Auction House

Auction: The Gustav Klimt Sale

24. April 2024, 5:00 pm

Object overview


Egon Schiele

(Tulln 1890 - 1918 Wien)

„Gertrude Schiele Seated“
watercolour and black crayon on paper; framed
45 x 31.8 cm
monogrammed and dated on the lower right: S. 10.


Karl Mayländer, Vienna;
Austrian private property


Jane Kallir, Egon Schiele. The Complete Works, New York 1998, no. D. 474, b/w-ill. p. 402

This artwork is being auctioned on behalf of the current owners (Austrian private property) and the legal successors of Karl Mayländer based on an agreement in accordance with the Washington Principles.

Estimate: € 600.000 - 1.000.000
Hammer price: € 600.000
Auction is closed.
The Auction House reserves the right to request a deposit, bank guarantee or comparable other security in the amount of 10% of the upper estimate. Please also note that purchase orders and accreditation requests must be received by the auction house up to 24 hours before the auction in order to guarantee complete processing.

The real Expressionist phase of Egon Schiele's work began in 1910. Thanks to his participation in the 1909 art exhibition, arranged by Gustav Klimt, the Viennese art scene had already become aware of the nineteen-year-old artist and his first patrons were Heinrich Benesch and Arthur Roessler. The Viennese entrepreneur Karl Mayländer, from whose collection this watercolour comes, was also one of the early collectors.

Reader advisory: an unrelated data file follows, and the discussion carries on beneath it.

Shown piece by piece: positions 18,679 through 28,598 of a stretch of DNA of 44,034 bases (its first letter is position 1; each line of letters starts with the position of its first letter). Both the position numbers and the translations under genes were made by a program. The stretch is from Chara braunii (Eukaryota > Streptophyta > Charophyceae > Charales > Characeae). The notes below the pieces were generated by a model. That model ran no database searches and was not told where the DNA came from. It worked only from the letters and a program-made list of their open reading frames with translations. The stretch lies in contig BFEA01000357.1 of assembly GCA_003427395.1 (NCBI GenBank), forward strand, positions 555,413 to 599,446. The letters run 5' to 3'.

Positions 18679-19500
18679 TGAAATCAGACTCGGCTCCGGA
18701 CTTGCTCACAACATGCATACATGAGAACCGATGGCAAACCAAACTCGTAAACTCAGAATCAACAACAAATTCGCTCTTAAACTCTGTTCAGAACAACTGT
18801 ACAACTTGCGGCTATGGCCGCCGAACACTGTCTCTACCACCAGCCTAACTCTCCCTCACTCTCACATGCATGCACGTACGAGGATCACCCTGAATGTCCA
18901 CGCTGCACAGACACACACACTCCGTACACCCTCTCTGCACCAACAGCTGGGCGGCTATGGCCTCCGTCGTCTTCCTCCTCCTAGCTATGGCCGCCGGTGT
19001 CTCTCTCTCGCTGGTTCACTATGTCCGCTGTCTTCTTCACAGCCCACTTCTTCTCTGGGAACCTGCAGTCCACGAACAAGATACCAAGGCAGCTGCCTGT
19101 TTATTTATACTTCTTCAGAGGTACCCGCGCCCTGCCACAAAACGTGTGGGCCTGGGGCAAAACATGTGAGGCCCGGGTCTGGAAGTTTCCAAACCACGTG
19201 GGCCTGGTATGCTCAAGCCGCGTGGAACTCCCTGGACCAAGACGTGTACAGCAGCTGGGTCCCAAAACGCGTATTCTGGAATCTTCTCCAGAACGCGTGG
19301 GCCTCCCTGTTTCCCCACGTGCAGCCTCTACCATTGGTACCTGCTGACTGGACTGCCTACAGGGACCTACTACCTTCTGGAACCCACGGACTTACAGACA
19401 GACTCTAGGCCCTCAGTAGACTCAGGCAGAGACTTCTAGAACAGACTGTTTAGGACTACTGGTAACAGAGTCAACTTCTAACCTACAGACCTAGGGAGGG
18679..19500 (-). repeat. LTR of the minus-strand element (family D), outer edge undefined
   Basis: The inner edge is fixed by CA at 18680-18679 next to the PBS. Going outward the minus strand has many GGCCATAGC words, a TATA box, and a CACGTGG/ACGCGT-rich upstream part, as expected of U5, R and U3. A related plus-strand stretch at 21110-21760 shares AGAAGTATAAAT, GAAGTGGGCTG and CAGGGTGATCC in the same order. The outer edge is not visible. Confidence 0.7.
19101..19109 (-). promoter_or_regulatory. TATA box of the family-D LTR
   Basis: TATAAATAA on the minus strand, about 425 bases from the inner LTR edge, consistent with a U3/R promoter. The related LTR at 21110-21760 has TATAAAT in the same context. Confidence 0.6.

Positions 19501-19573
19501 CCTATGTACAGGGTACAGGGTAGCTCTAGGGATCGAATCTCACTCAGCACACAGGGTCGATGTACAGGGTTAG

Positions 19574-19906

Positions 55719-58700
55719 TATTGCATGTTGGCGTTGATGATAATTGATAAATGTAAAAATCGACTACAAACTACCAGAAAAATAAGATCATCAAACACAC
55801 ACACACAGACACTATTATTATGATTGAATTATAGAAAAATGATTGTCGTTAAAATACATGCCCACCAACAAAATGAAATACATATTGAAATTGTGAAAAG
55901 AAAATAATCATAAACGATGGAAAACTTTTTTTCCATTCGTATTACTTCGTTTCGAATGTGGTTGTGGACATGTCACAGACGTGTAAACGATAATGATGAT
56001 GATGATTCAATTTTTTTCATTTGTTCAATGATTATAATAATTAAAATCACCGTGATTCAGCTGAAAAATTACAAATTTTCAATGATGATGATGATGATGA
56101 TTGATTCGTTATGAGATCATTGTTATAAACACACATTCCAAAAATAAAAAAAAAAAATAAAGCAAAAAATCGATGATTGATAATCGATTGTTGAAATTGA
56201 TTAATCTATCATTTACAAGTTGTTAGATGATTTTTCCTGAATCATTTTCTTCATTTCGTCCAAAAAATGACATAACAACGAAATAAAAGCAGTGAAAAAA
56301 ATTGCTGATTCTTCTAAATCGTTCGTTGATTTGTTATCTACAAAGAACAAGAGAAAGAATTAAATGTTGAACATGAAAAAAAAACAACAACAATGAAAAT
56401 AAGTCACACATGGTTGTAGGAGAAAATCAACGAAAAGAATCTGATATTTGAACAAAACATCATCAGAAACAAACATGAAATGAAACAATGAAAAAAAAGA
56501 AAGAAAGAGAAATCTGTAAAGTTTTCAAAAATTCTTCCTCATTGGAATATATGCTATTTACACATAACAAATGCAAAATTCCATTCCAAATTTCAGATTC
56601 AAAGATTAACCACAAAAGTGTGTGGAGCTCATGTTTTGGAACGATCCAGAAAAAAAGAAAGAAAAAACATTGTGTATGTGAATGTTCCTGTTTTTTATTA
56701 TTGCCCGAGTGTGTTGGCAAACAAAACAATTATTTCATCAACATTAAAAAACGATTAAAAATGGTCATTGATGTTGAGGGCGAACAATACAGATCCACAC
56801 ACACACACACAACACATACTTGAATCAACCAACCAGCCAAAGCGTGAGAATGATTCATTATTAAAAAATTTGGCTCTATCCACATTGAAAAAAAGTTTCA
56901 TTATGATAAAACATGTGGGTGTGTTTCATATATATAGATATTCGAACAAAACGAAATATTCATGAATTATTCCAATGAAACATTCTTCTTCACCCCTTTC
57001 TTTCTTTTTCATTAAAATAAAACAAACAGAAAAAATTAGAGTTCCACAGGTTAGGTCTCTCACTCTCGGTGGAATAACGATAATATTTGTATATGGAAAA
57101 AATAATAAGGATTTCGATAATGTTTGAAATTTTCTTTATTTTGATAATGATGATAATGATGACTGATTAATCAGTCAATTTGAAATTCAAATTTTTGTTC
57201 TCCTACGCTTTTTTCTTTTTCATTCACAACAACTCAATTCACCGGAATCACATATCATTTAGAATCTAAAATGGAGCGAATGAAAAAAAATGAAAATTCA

It depicts one of Egon Schiele’s favourite models in his early years – his sister Gertrude, four years his junior. He had a particularly close relationship with Gerti, as he affectionately called her. In 1914, she married her brother’s friend, the painter Anton Peschka.

In 1910, besides the often-anonymous nudes and self-portraits, he painted numerous portraits. In contrast to the extremely aesthetic depictions of people by Gustav Klimt, Egon Schiele “weaves a wide range of contents into a human image that departs from potentials for recognition and from flattery. Thus, at the age of twenty, the artist had already reached the peak in his creative work, making Schiele a giant of the portrait genre” (Christian Bauer (ed.), Egon Schiele, Fast ein ganzes Leben (“Almost an entire life”), Munich 2015, p. 64).

In this portrait, in contrast to earlier works, which still display the “bashful shyness of a young girl” (Agnes Husslein-Arco, Jane Kallir (eds.), Egon Schiele. Selbstporträts und Porträts, exhibition catalogue, Belvedere, Vienna 2011, p. 47), Gertrude is portrayed as an energetic, almost angry woman who gazes at the viewer in a challenging way. This impression is created not only by her expressive eyes with their raised brows and the straight line of her mouth, but also her forearms and hands, which are likewise highlighted in an expressive incarnadine hue. The left arm rests confidently on a balustrade or the back of a chair, while the right hand is clenched in a fist. It is typical of Egon Schiele that, in addition to the face with its different expressions, he often includes the hands as a characteristic feature of a person in his portraits. The artist leaves us uncertain as to where exactly Gerti is sitting. Strictly speaking, his sister is sitting in the empty space of the paper left blank in the background. The lack of spatial localisation and the way the sitter is embedded in the surrounding space is unsettling. The result is a kind of negative space, a stylistic feature borrowed from Art Nouveau. These empty spaces would define Egon Schiele's style until the end of his life – “only here, he (already) ventured to take the step from a decorative to an expressive stylisation” (Jane Kallir in: Husslein, p. 85).
(Sophie Cieslar)